that the culprits are either fined heavily or jailed. He said many people
had no claims or permits to carry out those activities.
Police in Bindura confirmed yesterday that the reports of the panners
Mashonaland Central police spokesperson Assistant Inspector Taurai Machekera
however denied reports that human remains and blankets had been seen as some
residents at Ran Mine in Bindura had alleged.
Machekera said no reports had been made in connection with human remains
being exposed. He said he would soon send a team to investigate the
allegations in those named places.
"Gold panners have always been a problem in this province. They should seek
relevant papers as their habit of panning is illegal," he said.
He also urged farm owners to guard against these panners and warned that
raids were now being carried on a daily basis. There have also been claims
of reports of human remains being found on river banks were the panners go
to look for alluvial gold.
Rodgers Mutiro of Concession told The Daily Mirror that he once came across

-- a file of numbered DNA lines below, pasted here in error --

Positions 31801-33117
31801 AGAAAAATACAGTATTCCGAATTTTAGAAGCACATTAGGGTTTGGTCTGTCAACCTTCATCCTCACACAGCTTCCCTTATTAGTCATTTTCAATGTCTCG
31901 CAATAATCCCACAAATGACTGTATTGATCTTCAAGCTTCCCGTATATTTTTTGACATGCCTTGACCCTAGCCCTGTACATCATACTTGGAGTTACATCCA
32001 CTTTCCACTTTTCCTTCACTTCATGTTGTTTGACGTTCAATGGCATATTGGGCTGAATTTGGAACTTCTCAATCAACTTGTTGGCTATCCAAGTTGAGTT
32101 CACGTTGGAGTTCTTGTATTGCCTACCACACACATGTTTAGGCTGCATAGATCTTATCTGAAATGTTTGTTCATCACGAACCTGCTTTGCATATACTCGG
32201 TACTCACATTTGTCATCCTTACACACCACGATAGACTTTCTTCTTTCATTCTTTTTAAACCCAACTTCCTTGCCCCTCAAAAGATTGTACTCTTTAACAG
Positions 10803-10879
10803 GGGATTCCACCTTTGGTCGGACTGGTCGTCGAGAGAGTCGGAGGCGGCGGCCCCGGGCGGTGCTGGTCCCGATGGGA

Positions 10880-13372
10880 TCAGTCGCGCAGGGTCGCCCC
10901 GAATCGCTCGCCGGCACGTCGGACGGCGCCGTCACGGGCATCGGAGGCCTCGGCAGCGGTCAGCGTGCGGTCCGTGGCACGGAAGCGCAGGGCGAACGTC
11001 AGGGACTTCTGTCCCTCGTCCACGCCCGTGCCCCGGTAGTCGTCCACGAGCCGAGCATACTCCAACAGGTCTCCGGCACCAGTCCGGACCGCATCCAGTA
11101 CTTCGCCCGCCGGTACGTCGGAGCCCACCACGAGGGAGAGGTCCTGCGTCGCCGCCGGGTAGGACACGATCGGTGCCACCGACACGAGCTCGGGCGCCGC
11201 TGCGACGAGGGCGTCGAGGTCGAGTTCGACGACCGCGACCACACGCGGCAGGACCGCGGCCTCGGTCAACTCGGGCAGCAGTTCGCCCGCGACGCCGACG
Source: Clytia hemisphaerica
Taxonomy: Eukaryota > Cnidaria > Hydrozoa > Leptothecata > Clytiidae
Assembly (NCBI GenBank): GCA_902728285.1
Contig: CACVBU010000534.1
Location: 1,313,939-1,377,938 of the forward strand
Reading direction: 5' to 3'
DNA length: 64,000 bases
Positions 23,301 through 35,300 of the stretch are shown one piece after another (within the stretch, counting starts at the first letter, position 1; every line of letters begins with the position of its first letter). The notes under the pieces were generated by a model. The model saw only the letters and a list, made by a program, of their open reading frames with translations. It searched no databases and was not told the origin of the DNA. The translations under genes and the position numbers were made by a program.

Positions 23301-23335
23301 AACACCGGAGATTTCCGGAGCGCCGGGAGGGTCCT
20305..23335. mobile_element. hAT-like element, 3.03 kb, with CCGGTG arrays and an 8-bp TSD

a human scalp while he was crossing a Murodzi River.
He said the scalp was very small in size.
"I think it was a baby scalp as it is the tradition that babies are buried
near rivers. The panners might have exposed this skull while looking for
gold," said Mutiro.
At Bindura Hide Out, Fredrick Mudhara Mukucha of the Social Welfare
Department and a Ministry of Information official said they also came across
a human skull recently.
They said it was impossible to rule out that it was the work of gold
Mukucha said he informed the local leadership but no-one appeared interested
in the matter.
From Reuters, 30 March
Harare - Nickel production at Zimbabwe's largest producer, Bindura, fell 14